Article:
Looking at clinical case data of patients with the IMA subtype, lung adenocarcinoma, and unspecified lung cancer subtypes with various types of NRG1 fusions, it was revealed that the most durable responses were observed with novel therapy and the pan-HER TKI, afatinib.1
The novel anti-HER3 agent GSK2849330 led to a 19-month duration of response (DOR) in patients with IMA who had CD74-NRG1 fusions. Afatinib had consistently long DORs in patients with lung adenocarcinoma ranging from 10 months to 12 months, which included patients with SDC4-NRG1, SLC3A2-NRG1, and CD74-NRG1 fusions. Patients with IMA and CD74-NRG1 fusions, as well as those with SDC4-NRG1 fusions, had DORs ranging from 5 months to more than 18 months.
The phase 2 open-label, multicenter, basket trial of the novel IgG2 mAb seribantumab is in the process of enrolling 75 patients with advanced solid tumors who have NRG1 fusions. The CRESTONE study (NCT04383210) will investigate the efficacy and safety of seribantumab in 3 cohorts.
“The preclinical data for seribantumab in NRG1 fusion–positive models have been encouraging, and we look forward to assessing its clinical efficacy in this trial. We hope through this trial to also continue to educate the community about this rare but important biomarker and the need to pursue appropriate testing in order to enable the identification of such biomarkers,” Lin stated.
In the first cohort (cohort 1), 55 patients who have not received prior treatment with any ERBB-targeted therapy will be enrolled. Cohort 2 will include up to 10 patients who have progressed after prior treatment, including prior ERBB-targeted therapy, and cohort 3 will enroll up to 10 patients who harbor NRG1 fusions without an EGF-like binding domain.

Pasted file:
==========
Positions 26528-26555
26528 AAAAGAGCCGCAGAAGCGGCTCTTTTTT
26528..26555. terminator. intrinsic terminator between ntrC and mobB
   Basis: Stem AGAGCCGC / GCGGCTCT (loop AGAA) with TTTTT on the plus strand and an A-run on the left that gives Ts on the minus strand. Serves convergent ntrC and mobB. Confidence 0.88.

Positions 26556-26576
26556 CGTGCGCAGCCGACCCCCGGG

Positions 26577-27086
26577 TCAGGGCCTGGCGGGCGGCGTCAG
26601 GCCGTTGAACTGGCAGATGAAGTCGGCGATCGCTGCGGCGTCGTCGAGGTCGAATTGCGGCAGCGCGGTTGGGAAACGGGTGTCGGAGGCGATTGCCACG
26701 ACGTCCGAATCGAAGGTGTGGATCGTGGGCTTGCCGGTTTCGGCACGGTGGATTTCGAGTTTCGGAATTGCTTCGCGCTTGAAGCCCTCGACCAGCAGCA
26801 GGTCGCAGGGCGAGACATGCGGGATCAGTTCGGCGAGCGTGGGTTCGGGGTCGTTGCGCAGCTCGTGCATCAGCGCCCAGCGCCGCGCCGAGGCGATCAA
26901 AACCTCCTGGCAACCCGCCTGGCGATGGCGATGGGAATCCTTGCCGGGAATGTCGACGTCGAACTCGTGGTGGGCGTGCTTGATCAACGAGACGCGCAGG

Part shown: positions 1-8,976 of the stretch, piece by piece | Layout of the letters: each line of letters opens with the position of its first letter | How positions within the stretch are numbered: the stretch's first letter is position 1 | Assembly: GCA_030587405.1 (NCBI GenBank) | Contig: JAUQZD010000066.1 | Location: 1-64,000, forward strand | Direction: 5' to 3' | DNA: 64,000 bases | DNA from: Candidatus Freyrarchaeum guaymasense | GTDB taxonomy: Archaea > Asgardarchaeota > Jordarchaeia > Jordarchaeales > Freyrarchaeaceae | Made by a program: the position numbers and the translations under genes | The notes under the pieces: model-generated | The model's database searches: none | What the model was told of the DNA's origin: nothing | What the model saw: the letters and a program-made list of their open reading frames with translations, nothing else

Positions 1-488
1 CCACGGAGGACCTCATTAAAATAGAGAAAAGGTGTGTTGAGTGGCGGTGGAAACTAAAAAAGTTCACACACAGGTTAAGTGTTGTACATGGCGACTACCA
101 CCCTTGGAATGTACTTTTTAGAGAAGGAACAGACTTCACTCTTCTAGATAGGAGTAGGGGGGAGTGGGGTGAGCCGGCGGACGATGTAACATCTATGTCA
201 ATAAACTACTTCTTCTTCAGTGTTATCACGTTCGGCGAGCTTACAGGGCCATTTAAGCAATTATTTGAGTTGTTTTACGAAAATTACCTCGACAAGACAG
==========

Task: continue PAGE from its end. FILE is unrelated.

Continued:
Each cohort will receive seribantumab intravenously in 3 stages: weekly induction infusions at 3 g for weeks 1-4 followed by 6 cycles for consolidation at 3 q every 2 weeks and then 3 g every 3 weeks as maintenance until progressive disease or toxicity. The schedule was designed to rapidly achieve steady levels and optimize exposure.
The primary end point being explored in this study is the objective response rate observed with seribantumab per RECIST v1.1 criteria and by both independent and central radiographical review. The secondary end points that will be investigated included DOR, safety, PFS, OS, and clinical benefit rates. The study’s exploratory end points include the clinical relevance of fusion partners, impact of previous therapies—including ERBB targeted therapies—and resistance mechanisms.